Moving beyond a ferocious confirmation battle that divided the country, Brett Kavanaugh got down to business as a US Supreme Court justice yesterday and took an active role in arguments alongside his eight new colleagues on his first day on the job.
He asked several questions during lively oral arguments involving a federal sentencing law for repeat offenders, three days after being confirmed by the Republican-led Senate despite being accused of sexual assault.
Appointed by President Donald Trump, Kavanaugh’s confirmation cemented a conservative majority on the court that could last for years.
He took his seat at the right end of the mahogany bench in the ornate courtroom, wearing traditional black robes like the other justices.
Retired justice Anthony Kennedy, the 82-year-old jurist who Kavanaugh replaced, was in the courtroom, as were members of the new justice’s family.
With police standing by, a handful of protesters gathered outside the Supreme Court building, holding signs saying “Shame” and “He sits on a throne of lies” while chanting “This isn’t over, we’re still here”.
There were no disruptions by protesters during the oral arguments, with security tight in the courtroom.
Before the arguments began, Chief Justice John Roberts welcomed Kavanaugh, 53, to a court that now has five conservative members and four liberals.
Kavanaugh could serve for decades in the lifetime job.
“We wish you a long and happy career in our common calling,” Roberts said.
Kavanaugh was quick to weigh in, asking his first question of a lawyer representing a defendant about 20 minutes into the first argument.
He ended up asking questions of lawyers on both sides during two cases argued before the justices.
Yesterday’s cases involved the 1984 Armed Career Criminal Act, a “three-strikes-and-you’re-out” criminal sentencing law that boosts prison sentences after multiple violent felonies or drug offences.
The cases challenge the types of crimes that qualify as violent felonies under that law and can lead to 15-year mandatory minimum sentences for a defendant.
The cases concerned a Florida robbery conviction and burglary convictions in Tennessee and Arkansas.
Kavanaugh’s confirmation gave the Republican president a major political victory ahead of crucial November 6 congressional elections, with Trump’s second selection for the nation’s highest judicial body.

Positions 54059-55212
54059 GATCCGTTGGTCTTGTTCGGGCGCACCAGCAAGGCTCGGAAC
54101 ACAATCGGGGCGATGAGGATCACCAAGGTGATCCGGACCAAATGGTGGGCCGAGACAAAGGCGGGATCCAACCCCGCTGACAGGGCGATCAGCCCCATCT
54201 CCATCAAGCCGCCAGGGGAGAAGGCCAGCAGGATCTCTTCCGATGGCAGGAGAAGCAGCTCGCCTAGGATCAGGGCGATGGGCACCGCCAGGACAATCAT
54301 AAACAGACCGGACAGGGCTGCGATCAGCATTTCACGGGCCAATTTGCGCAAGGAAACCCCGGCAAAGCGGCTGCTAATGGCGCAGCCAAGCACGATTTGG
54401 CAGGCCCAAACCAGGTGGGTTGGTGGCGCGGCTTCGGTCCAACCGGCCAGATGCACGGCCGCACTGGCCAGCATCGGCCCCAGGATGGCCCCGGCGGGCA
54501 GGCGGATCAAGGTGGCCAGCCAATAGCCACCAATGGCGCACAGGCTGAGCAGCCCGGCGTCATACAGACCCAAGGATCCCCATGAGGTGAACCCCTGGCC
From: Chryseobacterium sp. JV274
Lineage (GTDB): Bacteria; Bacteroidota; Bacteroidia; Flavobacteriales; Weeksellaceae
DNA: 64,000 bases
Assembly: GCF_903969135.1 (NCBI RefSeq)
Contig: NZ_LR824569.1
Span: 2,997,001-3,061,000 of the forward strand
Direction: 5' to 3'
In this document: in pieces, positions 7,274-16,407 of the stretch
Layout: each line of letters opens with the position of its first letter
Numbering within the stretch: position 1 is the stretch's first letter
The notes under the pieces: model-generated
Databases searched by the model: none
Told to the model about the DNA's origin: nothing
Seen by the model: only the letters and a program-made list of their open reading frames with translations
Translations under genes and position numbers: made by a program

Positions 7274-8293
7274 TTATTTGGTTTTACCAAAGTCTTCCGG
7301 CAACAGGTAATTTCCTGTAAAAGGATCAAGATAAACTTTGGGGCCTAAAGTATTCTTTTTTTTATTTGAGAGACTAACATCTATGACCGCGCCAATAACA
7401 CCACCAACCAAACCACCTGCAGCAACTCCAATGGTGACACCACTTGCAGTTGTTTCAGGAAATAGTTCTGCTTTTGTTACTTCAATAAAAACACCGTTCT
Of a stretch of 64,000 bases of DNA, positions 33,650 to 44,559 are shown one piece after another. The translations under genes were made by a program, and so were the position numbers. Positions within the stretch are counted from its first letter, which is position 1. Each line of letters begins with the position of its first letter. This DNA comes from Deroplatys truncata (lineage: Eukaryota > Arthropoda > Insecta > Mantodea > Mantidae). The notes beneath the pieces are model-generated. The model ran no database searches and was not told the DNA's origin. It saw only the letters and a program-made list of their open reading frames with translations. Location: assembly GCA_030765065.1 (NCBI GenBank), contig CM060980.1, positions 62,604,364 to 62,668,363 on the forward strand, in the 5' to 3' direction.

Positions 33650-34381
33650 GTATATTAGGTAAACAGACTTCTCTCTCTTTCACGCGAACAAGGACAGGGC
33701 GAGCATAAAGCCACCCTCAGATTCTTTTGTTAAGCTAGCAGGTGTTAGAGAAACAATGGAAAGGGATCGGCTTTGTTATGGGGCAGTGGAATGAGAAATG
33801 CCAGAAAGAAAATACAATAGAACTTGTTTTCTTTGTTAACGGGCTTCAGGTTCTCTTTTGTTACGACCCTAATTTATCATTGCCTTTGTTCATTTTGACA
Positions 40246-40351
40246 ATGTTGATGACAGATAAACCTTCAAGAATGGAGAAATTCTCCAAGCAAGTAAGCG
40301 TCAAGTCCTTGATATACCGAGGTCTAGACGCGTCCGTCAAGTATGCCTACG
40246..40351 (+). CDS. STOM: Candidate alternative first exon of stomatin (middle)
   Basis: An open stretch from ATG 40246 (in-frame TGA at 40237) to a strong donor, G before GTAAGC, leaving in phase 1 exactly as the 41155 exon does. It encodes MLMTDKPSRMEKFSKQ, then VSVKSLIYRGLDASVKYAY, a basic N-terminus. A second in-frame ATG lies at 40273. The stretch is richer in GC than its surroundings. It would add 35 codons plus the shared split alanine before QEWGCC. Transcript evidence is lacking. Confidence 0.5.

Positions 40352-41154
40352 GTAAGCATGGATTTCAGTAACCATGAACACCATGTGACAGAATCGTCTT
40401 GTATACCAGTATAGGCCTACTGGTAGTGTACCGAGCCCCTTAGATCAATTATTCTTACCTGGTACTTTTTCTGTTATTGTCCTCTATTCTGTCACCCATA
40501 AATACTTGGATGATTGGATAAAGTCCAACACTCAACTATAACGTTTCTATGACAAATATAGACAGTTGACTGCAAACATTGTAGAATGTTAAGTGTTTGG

Conservative Justice Neil Gorsuch joined the court last year.
Trump said on Twitter yesterday that he was “very proud” of Kavanaugh and his family, and disparaged the anti-Kavanaugh protesters.
The bitterly divided US Senate voted 50-48 on Saturday to confirm Kavanaugh, with one Democrat supporting him.
Kavanaugh’s nomination had appeared safe until Dr Christine Blasey Ford, a university professor in California, last month went public with allegations that Kavanaugh had sexually assaulted her in 1982 when they were high school students in Maryland.
Two other women also accused Kavanaugh of sexual misconduct dating to the 1980s.
Kavanaugh denied the allegations and during a Senate hearing on September 27 accused Democrats of an “orchestrated political hit”.
He later wrote in a newspaper opinion piece that he regretted some of his comments.
However, critics said Kavanaugh’s demeanor before the Senate Judiciary Committee raised questions about his temperament and potential political bias in deciding cases.
Kavanaugh moved to the Supreme Court after spending 12 years as a judge on the influential US Court of Appeals in Washington, building a conservative judicial record.
Before hearing arguments yesterday, the justices turned aside appeals of a 2017 ruling authored by Kavanaugh on the lower court that struck down a 2015 environmental rule imposed under former president Barack Obama regulating a potent greenhouse gas linked to climate change.
The appeals were brought by an environmental group and companies that supported the rule, which had limited hydrofluorocarbons used in a variety of products including spray cans and air conditioners.
Kavanaugh is expected to push the court further to the right as he is replacing Kennedy, a conservative who sometimes voted with the liberal justices on key social issues including in cases involving abortion and gay rights.
He can be expected to cast crucial votes on those issues as well as gun control, immigration, voting rights and others.
His views on presidential powers could be tested within days in a dispute over whether Commerce Secretary Wilbur Ross should submit to questioning by lawyers suing the Trump administration over a decision to add a controversial citizenship question to the 2020 census.
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